Billings Gazette: Tester calls for 'Montana common sense' during Q&A with constituents

by Tom Lutey

U.S. Sen. Jon Tester called for some “Montana common sense” in responding to the new coronavirus pandemic, telling viewers in a Facebook Live event to be smart about limiting risks.

The Democratic farmer from Big Sandy touched on several Montana issues Thursday related to the federal response to novel coronavirus, including business loans and the need for medical supplies.

“Use good hygiene. Don’t go out unless you really have to. If you’re elderly and you need food, call up your kids, or call up your friends and say ‘go out and pick it up,’ just so it reduces the exposure,” he said. “It’s nothing to panic about. It’s something to be smart about, and if you do that, that will help.”

Congress has passed two COVID-19 response bills in the past three weeks, the first an $8.3 billion bill that directed more than $4.5 million to Montana’s emergency response earlier this week. A second response bill, passed the House last week and cleared the Senate on Wednesday, authorizes an additional $100 billion in spending, including money for paid sick leave and extended family leave. The most recent bill should also make COVID-19 tests free.

“Since that bill was passed yesterday, the tests should be free. And if you’re getting charged for them you need to let us know so we can try to run that down,” Tester said to a question submitted to his Facebook account.

Tester informed the public about the Facebook event Thursday morning and invited people to submit in advance of the session written questions, for which he offered researched responses. There were no live questions.

The next step in the Senate is a $1 trillion response to the economic challenges posed by the coronavirus. As airlines cancel flights, restaurants and bars close and many people limit public interaction, the economy is expected suffer greatly. Treasury Secretary Steven Mnuchin warned senators this week that unemployment could hit 20% if Congress didn’t pass an economic stimulus bill. The forecast alarmed stock traders, after which Mnuchin said the federal government wouldn’t let the jobless rate nosedive.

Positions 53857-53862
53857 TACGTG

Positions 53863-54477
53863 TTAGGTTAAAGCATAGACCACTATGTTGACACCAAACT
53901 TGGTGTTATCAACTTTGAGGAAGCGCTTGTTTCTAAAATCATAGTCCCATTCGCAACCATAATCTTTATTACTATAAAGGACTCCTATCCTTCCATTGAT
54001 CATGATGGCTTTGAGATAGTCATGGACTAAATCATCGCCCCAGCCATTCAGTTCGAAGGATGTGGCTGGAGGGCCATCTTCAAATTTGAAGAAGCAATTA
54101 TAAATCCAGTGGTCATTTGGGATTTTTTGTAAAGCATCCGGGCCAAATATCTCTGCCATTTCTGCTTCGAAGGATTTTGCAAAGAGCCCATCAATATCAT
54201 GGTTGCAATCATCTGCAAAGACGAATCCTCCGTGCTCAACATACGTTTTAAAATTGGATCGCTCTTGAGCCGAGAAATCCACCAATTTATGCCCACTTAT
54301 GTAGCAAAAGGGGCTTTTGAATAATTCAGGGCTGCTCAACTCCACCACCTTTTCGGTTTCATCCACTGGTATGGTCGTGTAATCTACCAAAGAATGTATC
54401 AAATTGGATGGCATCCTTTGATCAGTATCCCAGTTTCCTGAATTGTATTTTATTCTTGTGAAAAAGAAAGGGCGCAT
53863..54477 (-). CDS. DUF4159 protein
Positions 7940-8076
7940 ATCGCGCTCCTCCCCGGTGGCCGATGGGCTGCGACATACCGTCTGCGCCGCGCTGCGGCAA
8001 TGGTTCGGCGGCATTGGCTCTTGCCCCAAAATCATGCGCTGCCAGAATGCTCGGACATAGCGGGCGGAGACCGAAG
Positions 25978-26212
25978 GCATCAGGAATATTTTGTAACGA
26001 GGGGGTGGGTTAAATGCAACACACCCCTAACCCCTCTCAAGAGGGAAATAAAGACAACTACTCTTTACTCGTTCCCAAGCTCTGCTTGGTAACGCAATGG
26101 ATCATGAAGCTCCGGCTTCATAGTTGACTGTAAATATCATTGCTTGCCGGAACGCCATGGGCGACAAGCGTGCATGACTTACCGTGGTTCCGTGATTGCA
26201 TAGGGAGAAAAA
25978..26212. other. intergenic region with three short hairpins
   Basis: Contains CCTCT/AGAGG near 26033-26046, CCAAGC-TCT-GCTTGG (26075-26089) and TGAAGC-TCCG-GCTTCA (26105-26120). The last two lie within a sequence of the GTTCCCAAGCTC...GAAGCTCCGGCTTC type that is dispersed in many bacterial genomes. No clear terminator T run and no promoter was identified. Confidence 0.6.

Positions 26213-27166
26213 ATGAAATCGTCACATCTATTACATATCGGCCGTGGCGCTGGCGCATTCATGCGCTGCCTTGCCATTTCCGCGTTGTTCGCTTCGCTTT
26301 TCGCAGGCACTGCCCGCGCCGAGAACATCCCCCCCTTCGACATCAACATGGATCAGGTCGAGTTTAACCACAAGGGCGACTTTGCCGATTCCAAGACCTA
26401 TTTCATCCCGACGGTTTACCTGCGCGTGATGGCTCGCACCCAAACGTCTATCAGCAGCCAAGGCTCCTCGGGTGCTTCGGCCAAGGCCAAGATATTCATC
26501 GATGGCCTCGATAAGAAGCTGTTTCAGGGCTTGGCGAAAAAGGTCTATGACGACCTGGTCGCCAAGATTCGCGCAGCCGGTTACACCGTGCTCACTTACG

Republican Majority Leader Mitch McConnell of Kentucky told lawmakers earlier this week the Senate would remain in session until it passed the economic stimulus bill. Tester told viewers he would remain in Washington, D.C., this weekend. He gave his audience a tour of his empty office, complete with front-desk instructions on how to replace handshakes with elbow bumps.

Tester said the economic stimulus would likely include money for small businesses and workers affected by the coronavirus shutdown. He encouraged businesses to contact the Small Business Administration now.

“If I was in that boat today with my business being a restaurant or a bar, I would call SBA today to find out what’s there. I would also call your local bank and find out if they’ve got any plans to be able the help,” Tester said. “I’ve talked to a number of banks over the last few days that I can tell you I think the want to help. We are pushing the regulators of those banks to make sure that if they go out and help a small business that that loan isn’t classified as a bad loan.”

Tester said he expects businesses will experience a lack of income up front, but pent-up demand in business after the pandemic clears. Tester said he’s advocating for interest-free, government-guaranteed loans.

Montana needs more medical equipment now.

“The bottom line is we do need more tests,” Tester said. “We do need more protective equipment. I’ve been calling folks around the state since Monday, visiting with them about the challenges out there. I know the health care professionals have a lot of challenges right now.”